One of the great interests in my life is the French Revolution. I'm a French Revolution nut, a buff. Any book on the French Revolution that I can get my interested little hands on, I read. And any self-respecting French Revolution nut has read or is reading Thomas Carlyle's classic, "The French Revolution: A History."
Carlyle's fun to read for any number of reasons, but what makes him of interest to the modern baseball fan is his attitude towards pre-Revolutionary France. Carlyle's a conservative, monarchist observer, basically hostile towards the Revolution. But he doesn't really blame the average sans-culotte; Carlyle focuses much of his hostility at the Philosophes of the early 18th century. He directs a lot of his scorn towards "victorious Analysis", the attitudes and people who, in his view, severed the people from their vital links to faith in a Church or loyalty to a King.
Basically, Carlyle is skeptical of Skepticism. "There are more things in heaven and Earth Horatio than are dreamed of in your philosophy," to mix in a famous quote from another famous English writer.
It is an idea that those of us who are camp-followers of the 21st century, sporting version of "Philosphedom", Sabrmetrics, need to keep in mind. We who revel in the triumph of Victorious Analysis, of the sheer obvious wisdom of our formulas should remember that there are men, who, like Mirabeau, "make away with all formulas."
Is such a man Horacio Ramirez?
It's too early to answer that question, but early returns certainly indicate that Ramirez might be such a player.
Over the 196 innings of his still young major league career, Ramirez has a 3.83 ERA. That's basically what Russ Ortiz did last season. Ramirez' numbers this season are even more impressive; a 2.25 ERA in 20 innings of work.
What make those figures truly remarkable are the peripheral statistics that have accompanied them. In those 20 innings, the young lefty has struck out seven hitters. Seven. In 2000, Don Wengert struck out seven hitters.
In 10 innings.
It is…well, I would think it would be well-nigh impossible to flourish in the major leagues with a 3.15 K/9 rate. And surviving with a low strikeout rate is hardly new business for Ramirez, who entered Wednesday's game against the Reds with a career 4.86 K/9 number.
And it's not like he's been able to negate those weak strikeout numbers with excellent figures for the other peripherals. He's walked 5.4 batters per nine innings in 2004; for his career that number is at around 3.8 per nine innings, not awful, but certainly not low enough to save his performance. His homerun numbers are similarly unspectacular, though Ramirez has been quite stingy with the homerun ball so far in 2004.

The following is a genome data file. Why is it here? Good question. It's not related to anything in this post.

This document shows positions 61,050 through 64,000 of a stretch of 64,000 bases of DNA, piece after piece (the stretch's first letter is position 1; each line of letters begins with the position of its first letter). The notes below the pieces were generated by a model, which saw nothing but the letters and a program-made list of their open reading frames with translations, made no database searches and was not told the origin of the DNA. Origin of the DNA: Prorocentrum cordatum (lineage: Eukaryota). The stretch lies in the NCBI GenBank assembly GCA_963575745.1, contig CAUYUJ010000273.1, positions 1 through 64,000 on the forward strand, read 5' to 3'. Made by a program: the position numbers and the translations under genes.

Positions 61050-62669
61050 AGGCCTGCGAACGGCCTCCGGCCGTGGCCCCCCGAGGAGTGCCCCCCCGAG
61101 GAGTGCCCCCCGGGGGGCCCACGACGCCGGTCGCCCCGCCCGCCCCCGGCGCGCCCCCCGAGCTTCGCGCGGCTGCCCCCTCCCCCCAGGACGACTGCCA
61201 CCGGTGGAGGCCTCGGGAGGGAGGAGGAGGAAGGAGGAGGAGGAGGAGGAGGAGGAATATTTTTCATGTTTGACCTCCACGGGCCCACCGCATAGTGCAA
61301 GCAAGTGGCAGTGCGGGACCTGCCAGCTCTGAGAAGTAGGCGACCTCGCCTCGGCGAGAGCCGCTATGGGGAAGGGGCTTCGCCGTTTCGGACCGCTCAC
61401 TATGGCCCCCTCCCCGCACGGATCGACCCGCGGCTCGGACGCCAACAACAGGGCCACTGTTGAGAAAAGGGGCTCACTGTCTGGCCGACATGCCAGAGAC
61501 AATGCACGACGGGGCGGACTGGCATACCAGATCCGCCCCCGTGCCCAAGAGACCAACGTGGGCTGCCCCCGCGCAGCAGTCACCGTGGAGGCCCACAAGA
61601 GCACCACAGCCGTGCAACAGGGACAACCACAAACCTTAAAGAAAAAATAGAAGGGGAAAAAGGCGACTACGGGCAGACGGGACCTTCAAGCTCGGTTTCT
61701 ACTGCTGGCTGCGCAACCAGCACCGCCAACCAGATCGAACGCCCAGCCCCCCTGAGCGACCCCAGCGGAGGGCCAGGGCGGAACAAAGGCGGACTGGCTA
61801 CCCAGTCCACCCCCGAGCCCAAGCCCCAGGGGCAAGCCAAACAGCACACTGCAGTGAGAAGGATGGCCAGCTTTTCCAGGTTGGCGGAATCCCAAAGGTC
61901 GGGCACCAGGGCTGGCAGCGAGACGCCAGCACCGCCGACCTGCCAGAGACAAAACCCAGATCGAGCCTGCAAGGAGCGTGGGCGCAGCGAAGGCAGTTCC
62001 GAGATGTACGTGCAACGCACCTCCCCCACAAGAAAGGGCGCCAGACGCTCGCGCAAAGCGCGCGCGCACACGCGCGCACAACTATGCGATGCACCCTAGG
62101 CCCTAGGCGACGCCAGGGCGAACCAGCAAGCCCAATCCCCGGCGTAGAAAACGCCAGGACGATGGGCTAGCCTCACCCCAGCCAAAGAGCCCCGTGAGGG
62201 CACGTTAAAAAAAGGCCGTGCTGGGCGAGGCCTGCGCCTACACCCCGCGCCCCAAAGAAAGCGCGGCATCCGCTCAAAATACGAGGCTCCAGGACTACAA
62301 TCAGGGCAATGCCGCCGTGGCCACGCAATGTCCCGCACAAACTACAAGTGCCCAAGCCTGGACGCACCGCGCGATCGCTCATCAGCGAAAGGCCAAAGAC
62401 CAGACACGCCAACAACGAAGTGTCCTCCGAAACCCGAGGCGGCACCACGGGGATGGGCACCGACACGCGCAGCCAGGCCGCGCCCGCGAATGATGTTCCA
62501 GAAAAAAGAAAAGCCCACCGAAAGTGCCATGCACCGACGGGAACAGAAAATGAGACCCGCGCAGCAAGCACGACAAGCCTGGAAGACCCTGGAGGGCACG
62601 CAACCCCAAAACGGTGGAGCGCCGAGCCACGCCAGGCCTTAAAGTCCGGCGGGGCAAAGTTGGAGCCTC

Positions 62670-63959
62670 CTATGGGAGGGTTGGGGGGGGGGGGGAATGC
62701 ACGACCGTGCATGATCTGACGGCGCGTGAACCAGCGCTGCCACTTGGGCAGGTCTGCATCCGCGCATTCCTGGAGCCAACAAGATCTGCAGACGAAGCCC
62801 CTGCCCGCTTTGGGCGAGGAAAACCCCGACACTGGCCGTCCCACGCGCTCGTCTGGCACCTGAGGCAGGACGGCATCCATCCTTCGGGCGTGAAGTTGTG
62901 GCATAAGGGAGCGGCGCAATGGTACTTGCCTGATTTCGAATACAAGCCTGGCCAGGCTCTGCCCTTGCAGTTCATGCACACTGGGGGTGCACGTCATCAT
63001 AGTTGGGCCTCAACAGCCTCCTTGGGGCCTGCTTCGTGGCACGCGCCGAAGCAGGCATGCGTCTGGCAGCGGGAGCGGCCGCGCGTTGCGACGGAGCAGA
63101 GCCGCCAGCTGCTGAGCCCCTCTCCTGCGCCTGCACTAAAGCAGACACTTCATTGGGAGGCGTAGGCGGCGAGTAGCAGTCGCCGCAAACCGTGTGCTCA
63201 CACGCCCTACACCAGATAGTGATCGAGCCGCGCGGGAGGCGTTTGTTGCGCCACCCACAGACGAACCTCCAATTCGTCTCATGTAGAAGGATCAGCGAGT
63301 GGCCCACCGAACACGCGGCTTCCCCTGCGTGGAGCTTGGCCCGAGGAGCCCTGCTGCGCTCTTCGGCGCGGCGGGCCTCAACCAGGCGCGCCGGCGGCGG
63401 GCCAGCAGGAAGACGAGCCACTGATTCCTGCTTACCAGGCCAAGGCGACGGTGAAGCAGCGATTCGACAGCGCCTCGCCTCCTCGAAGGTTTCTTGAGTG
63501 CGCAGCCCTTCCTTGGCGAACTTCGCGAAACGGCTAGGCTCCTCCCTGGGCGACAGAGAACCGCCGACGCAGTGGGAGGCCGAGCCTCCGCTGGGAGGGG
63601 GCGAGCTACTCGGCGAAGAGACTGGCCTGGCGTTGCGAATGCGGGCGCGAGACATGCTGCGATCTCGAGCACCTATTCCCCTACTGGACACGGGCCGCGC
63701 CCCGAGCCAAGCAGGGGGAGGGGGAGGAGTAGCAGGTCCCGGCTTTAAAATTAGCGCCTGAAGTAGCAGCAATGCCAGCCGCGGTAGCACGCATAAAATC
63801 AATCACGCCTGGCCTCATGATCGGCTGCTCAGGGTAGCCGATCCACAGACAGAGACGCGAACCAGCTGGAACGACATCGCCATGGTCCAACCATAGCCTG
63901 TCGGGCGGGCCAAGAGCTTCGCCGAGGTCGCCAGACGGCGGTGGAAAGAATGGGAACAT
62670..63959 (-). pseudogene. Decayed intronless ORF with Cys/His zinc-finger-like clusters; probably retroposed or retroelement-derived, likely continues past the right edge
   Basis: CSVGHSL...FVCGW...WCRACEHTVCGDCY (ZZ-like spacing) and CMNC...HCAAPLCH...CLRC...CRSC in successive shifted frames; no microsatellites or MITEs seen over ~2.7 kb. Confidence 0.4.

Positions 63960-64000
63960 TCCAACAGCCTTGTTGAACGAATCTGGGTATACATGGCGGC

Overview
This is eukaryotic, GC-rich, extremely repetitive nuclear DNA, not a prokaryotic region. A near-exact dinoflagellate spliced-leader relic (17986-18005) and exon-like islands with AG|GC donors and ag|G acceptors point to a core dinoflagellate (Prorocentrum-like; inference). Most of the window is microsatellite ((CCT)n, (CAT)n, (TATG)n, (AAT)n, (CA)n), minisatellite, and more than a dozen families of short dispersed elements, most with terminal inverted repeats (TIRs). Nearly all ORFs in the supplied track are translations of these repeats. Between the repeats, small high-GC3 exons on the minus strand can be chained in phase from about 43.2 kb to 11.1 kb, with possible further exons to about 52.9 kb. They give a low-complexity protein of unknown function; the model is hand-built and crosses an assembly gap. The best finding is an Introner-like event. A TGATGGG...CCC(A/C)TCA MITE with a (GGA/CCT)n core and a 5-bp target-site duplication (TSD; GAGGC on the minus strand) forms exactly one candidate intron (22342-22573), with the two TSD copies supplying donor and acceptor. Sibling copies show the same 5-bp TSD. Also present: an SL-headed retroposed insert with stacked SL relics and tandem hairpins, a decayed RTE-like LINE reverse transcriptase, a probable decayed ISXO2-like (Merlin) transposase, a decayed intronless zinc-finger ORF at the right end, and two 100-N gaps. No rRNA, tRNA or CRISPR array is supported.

And through all of those truly awful statistics, Ramirez continues to flourish in the big leagues. This is a head-scratcher for those of us who are believers in some form of DIPS theory. This is one of our new "formulas", one of the elements of our modern Philosophedom. Victorious Analysis has derived this with great thought and effort; men of extreme intelligence have struggled with their formula, and the fruit of their labor is impressive indeed.
DIPS allows us to view pitchers and defense in ways we never have before. The Philosophes did well to devise it.
And yet here we have our Horacio Ramirez, striving to "make away with all formulas." For Braves' fans, it is hard not to compare Ramirez to another lefty who did this same thing in Atlanta for so many years.
Ramirez has markedly better stuff than Glavine, possessing a legitimately solid low-90s fastball that has good movement, accenting the pitch with moderately advanced breaking stuff and off-speed pitches. He has the rarest of talents in young pitchers, that of being able and willing to work inside to all kinds of hitters.
It is that knowledge of the strike zone and his ability to…well, pitch, that gives some hope that Ramirez can be more than his peripheral numbers indicate.
It is but a fan's hope, however. Victorious Analysis does not suffer disagreement for long; it will dispatch the forces of Voros and rage against he who would dare to strive against Philosophedom.
For myself, I cannot continue to expect such a level of success from Horacio Ramirez. The Braves have already had a not dissimilar pitcher in Damian Moss and traded him away.
What makes this story intriguing is that Moss was traded for Russ Ortiz, who is no DIPS-maniac himself. Ortiz walks too many hitters and he doesn't strike many out; if this Skepticism towards Skepticism be contagious, let's hope that Ramirez doesn't find the cure.
Ramirez Baffles Hitters - And Statheads
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